Books That Deal With Cancer | World Cancer Day | BOOK LIST

4th February is marked as World Cancer Day to bring awareness about cancer and to encourage it’s prevention, detection and treatment. Personally, this was something I always considered to happen to other people, not me and definitely not to anybody I know. I lost my Uncle to Cancer a few years ago and even today when my Mom talks about him, her voice starts to crack and her eyes start to moist. He was a man full of life, loved to decorate his house and danced really well. His death was sudden but when he comes up during random conversations, we always circle back to wondering if we missed the signs. He definitely was complaining about constant back pains and considerably lost a lot of weight but not in the wildest dreams did we imagine such a healthy person to be detected with cancer. The last few days were heartbreaking and some days it only feels like yesterday, I was talking to him about those college parties and football games he loved.
Hence, I really wanted to start a list for all the books that deal with cancer.

Saying that, I have only mentioned the books I’ve read and recommend. However, I shall keep updating my thoughts and adding more books as and when I do.

//{LAST UPDATED ON : 01/02/2021}//

FICTION : Young Adult

The Fault In Our Stars


Despite the tumor-shrinking medical miracle that has bought her a few years, Hazel has never been anything but terminal, her final chapter inscribed upon diagnosis. But when a gorgeous plot twist named Augustus Waters suddenly appears at Cancer Kid Support Group, Hazel’s story is about to be completely rewritten.

Insightful, bold, irreverent, and raw, The Fault in Our Stars is award-winning author John Green’s most ambitious and heartbreaking work yet, brilliantly exploring the funny, thrilling, and tragic business of being alive and in love.

The most popular of them all in the “Sick – Lit” sub-genre. This has a book adaptation in English with the movie name same as the book and in Hindi as “Dil Bechara”. It’s popular for a read on and it made me cry and think about Hazel and Augustus for days.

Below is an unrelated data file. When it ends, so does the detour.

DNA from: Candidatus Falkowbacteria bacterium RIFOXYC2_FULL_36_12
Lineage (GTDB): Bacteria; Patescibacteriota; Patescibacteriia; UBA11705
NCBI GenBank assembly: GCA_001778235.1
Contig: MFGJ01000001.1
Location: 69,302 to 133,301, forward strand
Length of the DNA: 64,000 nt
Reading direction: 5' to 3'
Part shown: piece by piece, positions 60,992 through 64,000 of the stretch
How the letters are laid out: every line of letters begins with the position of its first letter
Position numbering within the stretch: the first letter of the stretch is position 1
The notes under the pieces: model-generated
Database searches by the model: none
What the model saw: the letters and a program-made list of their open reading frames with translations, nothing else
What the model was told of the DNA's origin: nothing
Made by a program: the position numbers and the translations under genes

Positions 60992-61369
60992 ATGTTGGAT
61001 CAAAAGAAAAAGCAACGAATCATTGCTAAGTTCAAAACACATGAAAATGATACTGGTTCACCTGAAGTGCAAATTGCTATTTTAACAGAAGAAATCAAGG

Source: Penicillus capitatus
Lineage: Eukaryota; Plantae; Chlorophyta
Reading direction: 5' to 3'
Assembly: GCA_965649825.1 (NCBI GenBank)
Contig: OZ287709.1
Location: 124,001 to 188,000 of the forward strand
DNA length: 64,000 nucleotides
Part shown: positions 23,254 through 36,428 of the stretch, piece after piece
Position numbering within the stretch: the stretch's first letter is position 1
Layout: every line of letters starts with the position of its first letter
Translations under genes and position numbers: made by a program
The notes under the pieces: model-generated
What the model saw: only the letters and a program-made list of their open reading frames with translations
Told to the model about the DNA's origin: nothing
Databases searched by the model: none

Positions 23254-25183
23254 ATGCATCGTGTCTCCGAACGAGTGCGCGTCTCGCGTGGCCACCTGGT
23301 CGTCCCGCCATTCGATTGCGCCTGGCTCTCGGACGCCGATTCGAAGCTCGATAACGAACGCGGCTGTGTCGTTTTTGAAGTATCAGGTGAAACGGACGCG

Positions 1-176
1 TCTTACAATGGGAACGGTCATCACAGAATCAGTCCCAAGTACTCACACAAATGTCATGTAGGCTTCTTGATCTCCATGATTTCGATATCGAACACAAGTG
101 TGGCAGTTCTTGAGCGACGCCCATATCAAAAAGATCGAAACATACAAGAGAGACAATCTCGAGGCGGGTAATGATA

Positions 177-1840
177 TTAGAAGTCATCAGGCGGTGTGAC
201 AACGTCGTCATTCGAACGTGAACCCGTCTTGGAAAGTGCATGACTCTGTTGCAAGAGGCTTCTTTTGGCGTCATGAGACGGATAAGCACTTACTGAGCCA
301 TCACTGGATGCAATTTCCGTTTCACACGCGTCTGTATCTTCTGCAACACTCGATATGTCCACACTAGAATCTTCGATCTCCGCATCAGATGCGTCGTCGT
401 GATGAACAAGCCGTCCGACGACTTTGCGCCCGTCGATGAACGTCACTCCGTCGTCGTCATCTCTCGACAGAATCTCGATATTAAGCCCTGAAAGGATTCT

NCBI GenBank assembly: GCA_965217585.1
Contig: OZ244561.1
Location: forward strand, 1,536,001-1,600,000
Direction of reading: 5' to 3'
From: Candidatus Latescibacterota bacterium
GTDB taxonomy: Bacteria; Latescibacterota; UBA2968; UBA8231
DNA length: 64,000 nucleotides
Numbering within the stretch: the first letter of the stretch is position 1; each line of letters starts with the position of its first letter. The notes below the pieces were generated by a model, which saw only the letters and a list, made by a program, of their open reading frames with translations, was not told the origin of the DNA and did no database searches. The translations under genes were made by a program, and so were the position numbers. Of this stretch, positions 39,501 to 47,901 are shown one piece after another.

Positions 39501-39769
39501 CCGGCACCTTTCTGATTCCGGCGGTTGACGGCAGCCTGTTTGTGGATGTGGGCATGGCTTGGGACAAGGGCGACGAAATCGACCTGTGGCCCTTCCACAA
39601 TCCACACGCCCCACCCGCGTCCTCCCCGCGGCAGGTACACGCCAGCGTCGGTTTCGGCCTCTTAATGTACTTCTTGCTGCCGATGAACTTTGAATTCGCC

“The world is not a wish-granting factory.”

If you haven’t heard of this book yet, I assume you are living under a rock.


Me and Earl and The Dying Girl


Greg Gaines is the last master of high school espionage, able to disappear at will into any social environment. He has only one friend, Earl, and together they spend their time making movies, their own incomprehensible versions of Coppola and Herzog cult classics.

Until Greg’s mother forces him to rekindle his childhood friendship with Rachel.

Rachel has been diagnosed with leukemia—-cue extreme adolescent awkwardness—-but a parental mandate has been issued and must be obeyed. When Rachel stops treatment, Greg and Earl decide the thing to do is to make a film for her, which turns into the Worst Film Ever Made and becomes a turning point in each of their lives.

And all at once Greg must abandon invisibility and stand in the spotlight.

When it comes to “Sick Lit” aka books dealing with chronic or terminal illness, the books usually tend to be sad and structured to make you cry. Me and Earl & the Dying Girl, literally made me laugh out loud. It’s witty and has an exceptional underlying theme of making the best of the time you have. After all, you never know when is the last day for you or for the people you love.
The plot and the characters are realistic too. Also, it does end up making you cry after all but this hits you right in the feels after all the funny moments sprinkled all over.
If there is one book you have to read book from this list, it’s this one.
P.S : This has a book adaptation too.

A Monster Calls


Conor has the same dream every night, ever since his mother first fell ill, ever since she started the treatments that don’t quite seem to be working. But tonight is different. Tonight, when he wakes, there’s a visitor at his window. It’s ancient, elemental, a force of nature. And it wants the most dangerous thing of all from Conor. It wants the truth.

Patrick Ness takes the final idea of the late, award-winning writer Siobhan Dowd and weaves an extraordinary and heartbreaking tale of mischief, healing and above all, the courage it takes to survive.

This book took me by surprise. It’s about a child grieving for his mother that is suffering from cancer. Even though a middle grade book, this would intrigue adults equally. When I read this earlier, I imagined a literal monster but now this monster is more abstract than ever. Personally, the representation of grief, loss and that helpless feeling is on point.

Five Feet Apart

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Can you love someone you can never touch?

Stella Grant likes to be in control—even though her totally out of control lungs have sent her in and out of the hospital most of her life. At this point, what Stella needs to control most is keeping herself away from anyone or anything that might pass along an infection and jeopardize the possibility of a lung transplant. Six feet apart. No exceptions.